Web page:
By David Arenstam, Contributing Writer
$34 million and two years – that’s how much it is going to cost and how long it should take to finish the renovations at Biddeford High School.
Construction began in June 2010 and now more than one year later, “we are almost 80 percent complete … and coming in slightly under budget,” said Principal Brit Wolfe.
He didn’t have the final figures, but Wolfe said the poor economy might have actually helped keep renovation costs down.
“Contractors were really looking for work,” he said.
Students and staff are now in the second half of the current school year and according to Wolfe, the school has never looked better.
The school was built in 1961 and last renovated in 1971. Forty years later, construction is taking place on Maplewood Avenue again, this time from the ground up.
According to city’s website, in November 2009, the citizens of Biddeford approved a $34 million bond for the construction, and without any support from the state or federal government, the project was set to begin during the summer of 2010.
There is a significant cost for all of this. The bond that was approved requires the taxpayers to repay the $34 million over the next 25 years. At that time, the school will be 75-years-old.
Wolfe said that at this time, all of the bond funds are earmarked for renovation and construction. None of these funds are dedicated for maintenance and upkeep.
Wolfe explained that the cost for maintenance would come out of the current and future operational budgets for the school.
Teachers and students have had to shift classrooms, athletic space and performance centers as Ledgewood Construction Co. rebuilds the facility.
“The last of the moves will take place in April,” said Wolfe, and that point the final construction phases will begin.
Once the final move takes place, contractors will start to disassemble and move the portable classrooms that now located on the school site and begin the final construction.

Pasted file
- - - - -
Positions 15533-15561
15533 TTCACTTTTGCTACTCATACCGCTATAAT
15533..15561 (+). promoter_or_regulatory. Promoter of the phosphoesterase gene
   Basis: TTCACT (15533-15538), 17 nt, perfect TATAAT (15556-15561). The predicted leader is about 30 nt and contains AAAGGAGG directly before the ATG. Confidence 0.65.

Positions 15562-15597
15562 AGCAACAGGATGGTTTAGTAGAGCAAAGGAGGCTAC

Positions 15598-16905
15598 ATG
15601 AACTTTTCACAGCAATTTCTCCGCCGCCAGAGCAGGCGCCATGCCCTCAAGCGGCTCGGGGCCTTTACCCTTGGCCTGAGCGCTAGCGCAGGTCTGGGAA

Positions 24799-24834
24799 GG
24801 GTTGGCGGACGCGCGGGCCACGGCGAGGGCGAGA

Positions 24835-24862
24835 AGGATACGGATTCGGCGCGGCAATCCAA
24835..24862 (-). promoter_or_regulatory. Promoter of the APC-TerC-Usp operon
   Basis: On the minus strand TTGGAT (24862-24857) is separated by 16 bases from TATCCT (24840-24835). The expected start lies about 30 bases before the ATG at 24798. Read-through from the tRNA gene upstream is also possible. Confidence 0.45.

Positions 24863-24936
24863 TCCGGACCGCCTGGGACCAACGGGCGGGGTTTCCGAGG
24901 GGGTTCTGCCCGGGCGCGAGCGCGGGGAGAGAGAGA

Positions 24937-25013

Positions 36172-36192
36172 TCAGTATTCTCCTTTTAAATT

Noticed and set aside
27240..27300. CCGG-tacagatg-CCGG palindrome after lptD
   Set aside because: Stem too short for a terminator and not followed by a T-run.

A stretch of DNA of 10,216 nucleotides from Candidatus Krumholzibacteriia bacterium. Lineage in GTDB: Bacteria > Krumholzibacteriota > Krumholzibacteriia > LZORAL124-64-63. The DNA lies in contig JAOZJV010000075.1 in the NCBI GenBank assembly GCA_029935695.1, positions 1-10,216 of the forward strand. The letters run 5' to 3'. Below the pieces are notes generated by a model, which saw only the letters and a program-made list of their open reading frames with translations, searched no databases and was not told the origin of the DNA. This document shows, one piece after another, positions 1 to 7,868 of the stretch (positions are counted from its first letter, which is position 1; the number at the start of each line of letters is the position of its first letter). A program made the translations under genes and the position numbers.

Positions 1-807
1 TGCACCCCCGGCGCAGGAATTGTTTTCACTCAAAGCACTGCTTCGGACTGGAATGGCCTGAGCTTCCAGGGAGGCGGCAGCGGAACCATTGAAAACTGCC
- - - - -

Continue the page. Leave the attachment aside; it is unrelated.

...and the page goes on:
Tiger Gym and the cafeteria spaces are two of the remaining section to be renovated.
“Everything is supposed to be finished by August,” Wolfe said.
As he walked through the school and talked about the construction, he said there are two areas of the school that have already become focal points for teachers and students. The new library space is being used as a media center and classroom space as well as a traditional library.
“All of the classrooms now have ENO Boards,” he said.
The new chalkboards allow the teacher to create a digital learning environment and post notes directly to their class websites.
“The classrooms have all had audio enhancement as well,” Wolfe said.
Students are able to access audio lectures and written notes from a class via the Internet.
“It helps when a student is absent or just wants to refer back to the information,” he said.
In addition, “every freshman takes a course in digital literacy and it is taught here,” Wolfe said, pointing to a new computer equipped classroom space.
The library also has a new section that can be used for community meetings and events. Wolfe and his staff currently use it for leadership team meetings and other school functions.
In addition to the new library space, a 350-seat auditorium has been built in the space next to the Tiger Gym.
Wolfe said that depending on the audience size, future performances may be held at the high school, Biddeford City Theater, which has 550 seats, or the Performing Arts Center at the Biddeford Middle School, which can accommodate up to 950 people.
Wolfe said that in February, students from the high school would perform in a theatrical production of Xanadu. It would be the first such event for the new space.
Renovations are not limited to just classroom space and technology. The main entrance of the school has been completely changed, which Wolfe said is much more secure.
“Like some schools, we used to have students that just came onto the campus,” he said.
Teachers and staff had to recognize that they didn’t belong and then take appropriate action, he said.
Now, cameras monitor the main entrance to the school and visitors must come through a locked foyer before they are admitted.
The project also included upgrades to the school’s computers and internal network. Wolfe said that students in an English classroom may have part of their class in a traditional room and then use a writing lab filled with digital equipment.
In addition, journalism students now work on the school newspaper using new state of the art computers, printers, and graphic design software in a dedicated space.
A glass wall separates the classroom from the writing space.
“The new space is just great,” said English teacher Dawn Pendergrass. While she was leading her class through an exercise other students quietly worked on the school newspaper in the adjacent room.
She just smiled at both groups of students.
As part of the project, designers and planners also focused on the outside of the school. The victory bell marks the entry into the school and there is ample space for students and staff to go outside in the new central courtyard.
Wolfe said he knows that what the teachers, students, and staff now have is special and to be treasured and maintained. His face and expression lights up when he talks about the changes.
“I wouldn’t do anything different or change anything,” he said. “We were thoughtful and inclusive in everything we did.”